How did you celebrate Valentine’s Day? We spent it huddled inside as Snowpocalypse 2021 descended. Our family celebration with its hand-made cards and home-made fondue is postponed until the Winter Storm Warning expires. But we do not need a day on the calendar, and more importantly, we must not wait for a day on the calendar to express love for loved ones.
Roses, chocolates, and Hallmark cards are not to be despised. That is unless that is all there is. Our love must never be a casual thing. We speak of “falling in love” and “falling out of love” as though it is a sickness or spontaneous whim. But whirlwind romances lead to precipitous marriages then often to heartbreaking divorces as men and women follow only their heart’s desire.
But love is not a thing to be fallen into or out of. It grows out of commitment and grows into even greater commitment. We don’t make vows to love one another so long as we both shall “feel like it.” Do you remember your wedding vows? Perhaps you remember saying, “I do,” but do you remember what you agreed to when you said it? As a pastor, I get to stand with couples as they make vows to live as husband and wife “for as long as [they] both shall live.”
For newlyweds this day is a day of joy, celebration, and anticipation. The weightiness of their vows waits for the happy couple in their future. But as a pastor, I also walk with couples to the end of this vow through the valley the shadow of death. As joyful as it is to hear couples recite vows at their wedding, it is a pastor’s sacred privilege to observe vows faithfully discharged on a couple’s last day as husband and wife.
Not long ago, I sat with “June” at the bedside of her husband of sixty-nine years. As his earthly life was fading, she told me the story of their life together. It was a hard story. A life of challenges, setbacks, disappointments, sickness and some good times too. “How did you make it through?” I asked. Never looking up, she quoted without hesitation.
“For whither thou goest, I will go; and where thou lodgest, I will lodge: thy people shall be my people, and thy God my God: Where thou diest, will I die, and there will I be buried: the Lord do so to me, and more also, if ought but death part thee and me.”RUTH 1:16-17
As she spoke, I was struck by the remarkable picture of faithfulness. That vow, so easily spoken seven decades earlier, had been faithfully kept through poverty and plenty, sickness and health, better and a great deal of worse. It was not merely promised. It was lived. She had not lost her first love. The intensity of her love for her beloved had not waned with adversity or prosperity or familiarity. Quite the contrary, it had grown. Romance may wane and take new forms, but love must grow. When it does not grow, when it declines, when love for our beloved is diminished because of a growing love for ourselves, then something is dreadfully wrong. Even if all seems well on the surface.
The Ephesian Church was a church on the move. They were hard workers. They were straight as an arrow, doctrinally. They had solid elders who knew how to spot a fake, a mile away. They strenuously resisted the compromising theology of the progressive Nicolaitans. Though they lived in a city and culture, unpromising for the Christian faith, by all appearances, they were prospering as a church. But for all their theological acumen, solid eldership, and commitment to hard work, they were missing the most important ingredient to the Christian life – a growing love for Christ and for one another.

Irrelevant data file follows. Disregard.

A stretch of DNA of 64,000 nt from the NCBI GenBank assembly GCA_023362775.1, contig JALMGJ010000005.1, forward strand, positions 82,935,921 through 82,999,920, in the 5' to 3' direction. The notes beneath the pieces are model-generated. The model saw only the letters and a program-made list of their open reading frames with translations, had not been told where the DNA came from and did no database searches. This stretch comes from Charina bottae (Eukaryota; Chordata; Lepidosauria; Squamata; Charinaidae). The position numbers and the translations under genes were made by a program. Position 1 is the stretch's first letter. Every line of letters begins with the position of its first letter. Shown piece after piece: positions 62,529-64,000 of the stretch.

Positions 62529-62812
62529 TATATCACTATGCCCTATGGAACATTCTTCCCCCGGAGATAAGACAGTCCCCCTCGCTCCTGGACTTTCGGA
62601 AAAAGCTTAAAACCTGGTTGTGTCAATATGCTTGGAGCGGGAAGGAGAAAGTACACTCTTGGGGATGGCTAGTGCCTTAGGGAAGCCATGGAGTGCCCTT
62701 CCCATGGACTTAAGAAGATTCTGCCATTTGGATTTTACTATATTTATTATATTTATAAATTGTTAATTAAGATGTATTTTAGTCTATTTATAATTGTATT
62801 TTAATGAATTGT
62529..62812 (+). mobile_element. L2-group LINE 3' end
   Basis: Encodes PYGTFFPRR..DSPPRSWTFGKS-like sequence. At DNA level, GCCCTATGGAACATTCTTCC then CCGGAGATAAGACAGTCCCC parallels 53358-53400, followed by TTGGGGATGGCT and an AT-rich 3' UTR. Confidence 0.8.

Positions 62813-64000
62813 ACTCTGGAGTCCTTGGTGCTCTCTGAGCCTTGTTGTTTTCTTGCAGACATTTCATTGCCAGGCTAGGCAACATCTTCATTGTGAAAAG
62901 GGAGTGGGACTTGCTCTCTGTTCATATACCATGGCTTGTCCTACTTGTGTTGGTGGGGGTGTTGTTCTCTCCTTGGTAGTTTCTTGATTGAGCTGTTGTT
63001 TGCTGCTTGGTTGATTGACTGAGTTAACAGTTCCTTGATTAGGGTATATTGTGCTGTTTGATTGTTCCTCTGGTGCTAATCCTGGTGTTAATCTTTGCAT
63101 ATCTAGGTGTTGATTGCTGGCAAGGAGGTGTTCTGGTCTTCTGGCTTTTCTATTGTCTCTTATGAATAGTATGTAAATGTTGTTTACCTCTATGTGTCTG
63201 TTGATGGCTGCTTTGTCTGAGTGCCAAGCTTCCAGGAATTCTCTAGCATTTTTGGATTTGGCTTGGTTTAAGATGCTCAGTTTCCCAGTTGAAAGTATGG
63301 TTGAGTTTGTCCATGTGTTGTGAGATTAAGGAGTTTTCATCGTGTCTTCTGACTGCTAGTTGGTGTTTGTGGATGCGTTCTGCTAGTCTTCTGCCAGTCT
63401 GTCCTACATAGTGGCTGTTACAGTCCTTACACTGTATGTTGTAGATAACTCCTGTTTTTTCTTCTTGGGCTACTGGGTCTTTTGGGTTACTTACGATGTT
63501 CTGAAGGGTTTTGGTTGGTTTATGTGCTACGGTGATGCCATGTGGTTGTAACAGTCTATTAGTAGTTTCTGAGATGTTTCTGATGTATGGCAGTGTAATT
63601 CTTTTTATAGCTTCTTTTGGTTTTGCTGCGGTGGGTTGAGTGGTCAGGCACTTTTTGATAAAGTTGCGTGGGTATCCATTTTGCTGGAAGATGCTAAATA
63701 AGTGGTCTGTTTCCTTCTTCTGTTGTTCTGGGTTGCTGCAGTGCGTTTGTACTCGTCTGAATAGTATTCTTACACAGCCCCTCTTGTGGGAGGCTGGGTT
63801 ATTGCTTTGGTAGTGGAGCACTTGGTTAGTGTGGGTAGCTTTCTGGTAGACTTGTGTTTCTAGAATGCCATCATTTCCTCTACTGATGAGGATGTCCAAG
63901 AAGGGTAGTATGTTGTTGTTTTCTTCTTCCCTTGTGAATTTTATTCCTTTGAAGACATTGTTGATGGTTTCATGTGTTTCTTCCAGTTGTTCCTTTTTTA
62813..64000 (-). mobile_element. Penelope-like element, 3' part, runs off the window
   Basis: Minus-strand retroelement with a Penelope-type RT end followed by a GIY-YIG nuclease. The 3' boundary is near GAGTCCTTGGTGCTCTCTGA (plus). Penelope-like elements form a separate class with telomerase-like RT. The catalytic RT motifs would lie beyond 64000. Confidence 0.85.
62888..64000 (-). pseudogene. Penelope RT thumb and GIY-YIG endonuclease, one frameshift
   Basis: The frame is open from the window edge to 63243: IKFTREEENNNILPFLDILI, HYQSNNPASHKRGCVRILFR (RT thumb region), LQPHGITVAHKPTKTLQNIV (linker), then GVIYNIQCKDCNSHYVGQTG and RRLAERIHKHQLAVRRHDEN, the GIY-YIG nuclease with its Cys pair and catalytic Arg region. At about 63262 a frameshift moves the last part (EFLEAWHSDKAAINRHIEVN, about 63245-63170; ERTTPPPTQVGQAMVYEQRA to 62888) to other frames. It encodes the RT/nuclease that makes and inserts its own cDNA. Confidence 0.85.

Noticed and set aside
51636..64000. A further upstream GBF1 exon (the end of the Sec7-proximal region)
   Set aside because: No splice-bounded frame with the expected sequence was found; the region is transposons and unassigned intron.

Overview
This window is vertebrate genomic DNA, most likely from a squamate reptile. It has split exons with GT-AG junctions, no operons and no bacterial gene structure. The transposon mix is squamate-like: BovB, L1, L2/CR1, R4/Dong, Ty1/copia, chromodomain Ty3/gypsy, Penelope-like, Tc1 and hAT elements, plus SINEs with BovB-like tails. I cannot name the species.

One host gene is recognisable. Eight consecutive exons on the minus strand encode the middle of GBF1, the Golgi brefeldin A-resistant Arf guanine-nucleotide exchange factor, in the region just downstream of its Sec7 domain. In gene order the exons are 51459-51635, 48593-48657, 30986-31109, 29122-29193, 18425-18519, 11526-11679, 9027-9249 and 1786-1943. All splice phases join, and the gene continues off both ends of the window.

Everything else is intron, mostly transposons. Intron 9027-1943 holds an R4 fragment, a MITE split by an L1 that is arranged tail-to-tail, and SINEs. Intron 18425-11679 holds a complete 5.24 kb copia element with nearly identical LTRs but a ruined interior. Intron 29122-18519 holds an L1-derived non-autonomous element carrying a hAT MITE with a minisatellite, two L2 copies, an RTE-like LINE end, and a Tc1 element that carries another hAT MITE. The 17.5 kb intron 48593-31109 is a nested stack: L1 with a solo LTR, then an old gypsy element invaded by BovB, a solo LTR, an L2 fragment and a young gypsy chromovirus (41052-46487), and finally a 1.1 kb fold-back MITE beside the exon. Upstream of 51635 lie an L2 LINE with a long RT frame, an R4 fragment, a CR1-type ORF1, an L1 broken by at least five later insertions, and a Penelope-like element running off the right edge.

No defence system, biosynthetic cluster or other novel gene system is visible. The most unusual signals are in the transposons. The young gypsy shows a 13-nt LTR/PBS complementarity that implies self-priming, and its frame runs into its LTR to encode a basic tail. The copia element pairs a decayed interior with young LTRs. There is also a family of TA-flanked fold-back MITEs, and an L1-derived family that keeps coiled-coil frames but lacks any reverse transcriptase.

The Risen Christ makes a shocking accusation – “I have this against you, that you have abandoned the love you had at first.” For all their praiseworthy attributes, Jesus’ verdict is so serious that if not remedied, they would cease to be a church – “I will come to you and remove your lampstand from its place, unless you repent.”
How do we measure our health as a church? By growth in numbers? By increased giving? By broader ministry reach into our community? By powerful, theologically rich teaching? Or by proven, solid leadership? All these things are important. But without love – growing love for Christ and for one another, all these excellent attributes are, in the words of Paul, “a noisy gong or a clanging cymbal.” Has the church abandoned its first love to pursue self-love? Have you abandoned love for Christ and for one another in order to love and serve yourself?
Jesus remarked, “love one another: just as I have loved you, you also are to love one another. By this all people will know that you are my disciples, if you have love for one another.” (John 13:34-35) Do people recognize that we are followers of Jesus Christ by the way we love Him and one another? If not, He is coming — coming to take our lampstand.
Join us this week as we continue our survey Revelation as we examine the first of the “Letters to the Seven Churches” consider how this opening message to the Church at Ephesus is a warning to us of the danger of abandoning the love we had at first.
Please Note: Our host church, St. Andrew’s Anglican Church, is currently closed because of weather related flooding due to broken water lines. Until repairs are completed we will not be able to meet in-person. But, you can join us on Facebook Live @RiverCityARP or on YouTube.
When repairs are completed we will resume meeting from 5:00 – 6:30 pm in The Commons at St. Andrews Anglican Church at 8300 Kanis Rd in Little Rock for worship. Get directions here or contact us for more info.